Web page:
[83] Chemicals Known to the State to Cause Cancer or Reproductive Toxicity. Available online: http://oehha.ca.gov/prop65/prop65_list/files/P65single01032014.pdf July 23, 2014.
[84] IARC Monographs. Agents classified by the IARC Monographs. Vol. 1-109, available online: http://monographs.iarc.fr/ENG/Classification/ClassificationsAlphaOrder.pdf July 23, 2014.
[85] National Toxicology Program. CAS registry number: 62-44-2 toxicity effects. Available online: http://ntp.niehs.nih.gov/testing/status/chemid/hsdb-62-44-2.html July 23, 2014.
[86] Chemicals Known to the State to Cause Cancer or Reproductive Toxicity. Available online: http://oehha.ca.gov/prop65/prop65_list/files/P65single01032014.pdf July 23, 2014.
[87] United States Department of Labor. OSHA: cadmium. Available online: https://www.osha.gov/SLTC/cadmium/index.html July 23, 2014.
[88] Ministry of Healtth, Labour and Welfare. Standards for Cosmetics. Available online: http://www.mhlw.go.jp/english/dl/cosmetics.pdf July 23, 2014.
[89] European Commission. Cadmium and its compounds. Available online: http://ec.europa.eu/consumers/cosmetics/cosing/index.cfm?fuseaction=search.details_v2&id=29456 July 23, 2014.
[90] U.S. Environmental Protection Agency (EPA). IRIS: Arsenic, inorganic. Available online: http://www.epa.gov/iris/subst/0278.htm July 23, 2014.
[91] United States Environmental Protection Agency. Priority Polutants. Available online: http://water.epa.gov/scitech/methods/cwa/pollutants.cfm July 23, 2014.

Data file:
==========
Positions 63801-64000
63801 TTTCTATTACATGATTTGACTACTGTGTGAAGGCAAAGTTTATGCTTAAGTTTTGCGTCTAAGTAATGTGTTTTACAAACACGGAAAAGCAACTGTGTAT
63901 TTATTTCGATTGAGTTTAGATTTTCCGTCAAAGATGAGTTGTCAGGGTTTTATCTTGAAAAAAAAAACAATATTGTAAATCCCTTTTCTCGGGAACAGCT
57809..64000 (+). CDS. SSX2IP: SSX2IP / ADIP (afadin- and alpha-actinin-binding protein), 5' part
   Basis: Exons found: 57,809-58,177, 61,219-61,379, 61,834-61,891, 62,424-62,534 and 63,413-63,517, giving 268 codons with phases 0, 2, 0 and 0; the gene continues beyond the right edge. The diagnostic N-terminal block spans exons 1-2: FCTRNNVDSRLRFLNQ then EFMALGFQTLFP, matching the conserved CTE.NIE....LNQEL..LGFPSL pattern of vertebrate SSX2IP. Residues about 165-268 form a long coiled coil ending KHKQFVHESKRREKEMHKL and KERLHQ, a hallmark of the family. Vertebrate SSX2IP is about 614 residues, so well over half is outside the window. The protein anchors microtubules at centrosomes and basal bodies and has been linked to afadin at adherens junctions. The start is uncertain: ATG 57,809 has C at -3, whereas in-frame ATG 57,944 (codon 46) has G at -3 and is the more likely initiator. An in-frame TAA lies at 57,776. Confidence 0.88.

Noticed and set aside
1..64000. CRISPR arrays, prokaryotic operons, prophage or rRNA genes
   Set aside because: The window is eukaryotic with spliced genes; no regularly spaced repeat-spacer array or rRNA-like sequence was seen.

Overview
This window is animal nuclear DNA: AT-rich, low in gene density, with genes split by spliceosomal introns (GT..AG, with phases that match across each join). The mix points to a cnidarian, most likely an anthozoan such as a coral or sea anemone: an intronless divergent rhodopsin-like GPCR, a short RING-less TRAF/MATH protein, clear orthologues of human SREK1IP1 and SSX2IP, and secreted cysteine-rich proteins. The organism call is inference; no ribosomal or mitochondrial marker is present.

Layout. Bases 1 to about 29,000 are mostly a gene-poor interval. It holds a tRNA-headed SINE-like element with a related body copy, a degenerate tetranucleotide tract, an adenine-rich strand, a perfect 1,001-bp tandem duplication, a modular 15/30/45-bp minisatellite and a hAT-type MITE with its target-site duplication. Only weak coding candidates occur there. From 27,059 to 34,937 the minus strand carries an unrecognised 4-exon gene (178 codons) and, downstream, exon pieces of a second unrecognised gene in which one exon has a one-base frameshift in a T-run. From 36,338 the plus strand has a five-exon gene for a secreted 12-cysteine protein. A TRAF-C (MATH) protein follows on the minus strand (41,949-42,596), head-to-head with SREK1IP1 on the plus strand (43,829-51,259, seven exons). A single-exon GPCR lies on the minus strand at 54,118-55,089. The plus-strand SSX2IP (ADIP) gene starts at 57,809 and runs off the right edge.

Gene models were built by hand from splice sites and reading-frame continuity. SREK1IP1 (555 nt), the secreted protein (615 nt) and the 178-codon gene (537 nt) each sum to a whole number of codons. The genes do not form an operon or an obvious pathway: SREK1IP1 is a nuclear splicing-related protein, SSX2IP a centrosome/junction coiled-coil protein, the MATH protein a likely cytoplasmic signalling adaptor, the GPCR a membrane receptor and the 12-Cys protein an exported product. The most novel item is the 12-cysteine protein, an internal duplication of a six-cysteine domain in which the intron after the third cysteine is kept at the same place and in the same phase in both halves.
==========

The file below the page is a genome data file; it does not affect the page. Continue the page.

[92] The Endocrine Disruption Exchange (TEDX). Arsenic. Available online: http://endocrinedisruption.org/popup-chemical-details?chemid=389 July 23, 2014.
[93] Centers for Disease Control and Prevention. NOISH pocket guide to chemical hazards: Arsenic. Available online: http://www.cdc.gov/niosh/npg/npgd0038.html July 23, 2014.
[94] European Commission. Arsenic. Available online: http://ec.europa.eu/consumers/cosmetics/cosing/index.cfm?fuseaction=search.details_v2&id=28880July 23, 2014.
[96] Centers for Disease Control and Prevention. NOISH pocket guide to chemical hazards: Chromic acid and chromates. Available online: http://www.cdc.gov/niosh/npg/npgd0138.html July 23, 2014.
[97] United States Environmental Protection Agency. Priority Polutants. Available online: http://water.epa.gov/scitech/methods/cwa/pollutants.cfm July 23, 2014.
[98] European Commission. Chromium trioxide. Available online: http://ec.europa.eu/consumers/cosmetics/cosing/index.cfm?fuseaction=search.details_v2&id=80923 July 23, 2014.
[99] United Stated Department of Labor. OSHA: silica, crystalline. Available online: https://www.osha.gov/dsg/topics/silicacrystalline/index.html July 22, 2014.
[100] Crystalline silica and health from a European industry perspective. What is respirable crystalline silica (RSC) ? Available online: http://www.crystallinesilica.eu/content/what-respirable-crystalline-silica-rcs July 31, 2014.
[101] EWG’s Skin Deep Cosmetics Database. Silica, crystalline. Available online: http://www.ewg.org/skindeep/ingredient/705472/SILICA%2C_CRYSTALLINE_%28QUARTZ%29/ July 28, 2014.
[102] U.S. Department of Health and Human Services Public Health Service National Toxicology Program. Report on carcinogens. 12th  edition, 2011.
[103] IARC Monographs. Agents classified by the IARC Monographs. Vol. 1-109, available online: http://monographs.iarc.fr/ENG/Classification/ClassificationsAlphaOrder.pdf July 22, 2014.
[104] Chemicals Known to the State to Cause Cancer or Reproductive Toxicity. Available online: http://oehha.ca.gov/prop65/prop65_list/files/P65single01032014.pdf July 22, 2014.
[105] Centers for Disease Control and Prevention. NOISH pocket guide to chemical hazards, silica, crystalline. Available online: http://www.cdc.gov/niosh/npg/npgd0684.html July 22, 2014.


http://www.safecosmetics.org/get-the-facts/chemicals-of-concern/known-carcinogens/